Does Social Media Destroy Focus?

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Social media emoji reactions | Image by LookerStudio/Shutterstock

Too much exposure to social media could harm your attention span, a phenomenon some experts are calling “popcorn brain.”

Popcorn brain is not new, however. Researcher David Levy coined the term over a decade back in 2011. It refers to a person’s focus rapidly shifting between thoughts, likening the lack of focus to a kernel jumping around inside a bag of popcorn.

The reason for the term stems from the discovery that people’s attention spans appear to be waning. In 2003, researchers at the University of California at Irvine found that the average attention span was two and a half minutes. Less than a decade later, in 2012, the same assessment yielded an average of 75 seconds. More recently, that number has fallen even further to 45 seconds.

Put another way, people’s attention spans appear to be deteriorating, and some experts are pointing to social media as the root cause of the problem.

Dr. Kamil Atta, a psychiatrist at Plainview Hospital, told Fox 4 KDFW that social media is “extremely addictive.” According to Atta, tiny dopamine hits are constantly being stimulated, “and to stop the pattern is extremely difficult.”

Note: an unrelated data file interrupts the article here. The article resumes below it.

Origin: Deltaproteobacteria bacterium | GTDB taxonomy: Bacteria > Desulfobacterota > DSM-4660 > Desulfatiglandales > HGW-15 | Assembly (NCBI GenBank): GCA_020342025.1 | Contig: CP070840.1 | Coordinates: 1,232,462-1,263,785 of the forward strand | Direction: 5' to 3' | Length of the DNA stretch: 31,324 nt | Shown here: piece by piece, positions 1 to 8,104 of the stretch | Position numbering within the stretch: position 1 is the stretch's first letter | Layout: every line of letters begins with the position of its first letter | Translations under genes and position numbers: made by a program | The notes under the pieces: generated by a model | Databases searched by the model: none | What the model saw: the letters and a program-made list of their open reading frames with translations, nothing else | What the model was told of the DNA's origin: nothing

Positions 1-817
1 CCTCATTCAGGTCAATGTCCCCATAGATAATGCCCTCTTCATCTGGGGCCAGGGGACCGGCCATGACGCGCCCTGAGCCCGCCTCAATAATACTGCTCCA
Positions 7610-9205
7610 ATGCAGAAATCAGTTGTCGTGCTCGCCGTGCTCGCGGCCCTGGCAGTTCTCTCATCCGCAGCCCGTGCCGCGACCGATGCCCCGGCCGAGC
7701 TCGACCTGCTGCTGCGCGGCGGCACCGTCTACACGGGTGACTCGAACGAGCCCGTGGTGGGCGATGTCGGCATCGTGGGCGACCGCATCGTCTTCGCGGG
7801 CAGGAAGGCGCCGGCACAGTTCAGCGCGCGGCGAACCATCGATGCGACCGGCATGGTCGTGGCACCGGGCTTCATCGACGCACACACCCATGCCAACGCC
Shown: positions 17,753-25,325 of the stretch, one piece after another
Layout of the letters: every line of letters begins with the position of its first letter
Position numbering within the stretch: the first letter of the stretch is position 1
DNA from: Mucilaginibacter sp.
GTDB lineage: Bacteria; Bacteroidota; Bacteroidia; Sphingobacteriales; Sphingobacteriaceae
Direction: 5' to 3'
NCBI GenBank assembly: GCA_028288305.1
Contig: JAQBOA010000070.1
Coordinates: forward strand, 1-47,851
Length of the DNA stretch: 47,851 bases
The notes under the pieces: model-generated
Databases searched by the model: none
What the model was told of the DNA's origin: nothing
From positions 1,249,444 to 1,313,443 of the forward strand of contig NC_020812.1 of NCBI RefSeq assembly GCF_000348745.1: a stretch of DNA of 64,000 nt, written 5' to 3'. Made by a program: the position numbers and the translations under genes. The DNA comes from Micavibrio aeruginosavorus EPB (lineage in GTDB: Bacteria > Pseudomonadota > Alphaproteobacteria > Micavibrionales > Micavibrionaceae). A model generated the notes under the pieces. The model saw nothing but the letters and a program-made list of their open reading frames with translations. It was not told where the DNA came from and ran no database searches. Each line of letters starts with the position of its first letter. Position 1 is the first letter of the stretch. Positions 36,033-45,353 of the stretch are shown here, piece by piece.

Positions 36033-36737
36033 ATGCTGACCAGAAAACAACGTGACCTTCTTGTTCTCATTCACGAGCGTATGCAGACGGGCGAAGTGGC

Children are particularly vulnerable to the lasting effects of too much exposure to social media. Last year, The Dallas Express reported that U.S. Surgeon General Dr. Vivek Murthy issued an advisory around the mental effects that its overuse can cause in children.

“Today’s children and teens do not know a world without digital technology, but the digital world wasn’t built with children’s healthy mental development in mind,” said Sandy Chung, president of the American Academy of Pediatrics, according to a press release.

To help fight against popcorn brain, Atta recommends limiting the use of devices instead of ceasing use altogether. Experts suggest replacing screen time with other activities, like exercise or reading. While it may be challenging, they also say it is essential to attempt to focus on a single activity to help improve attention span.

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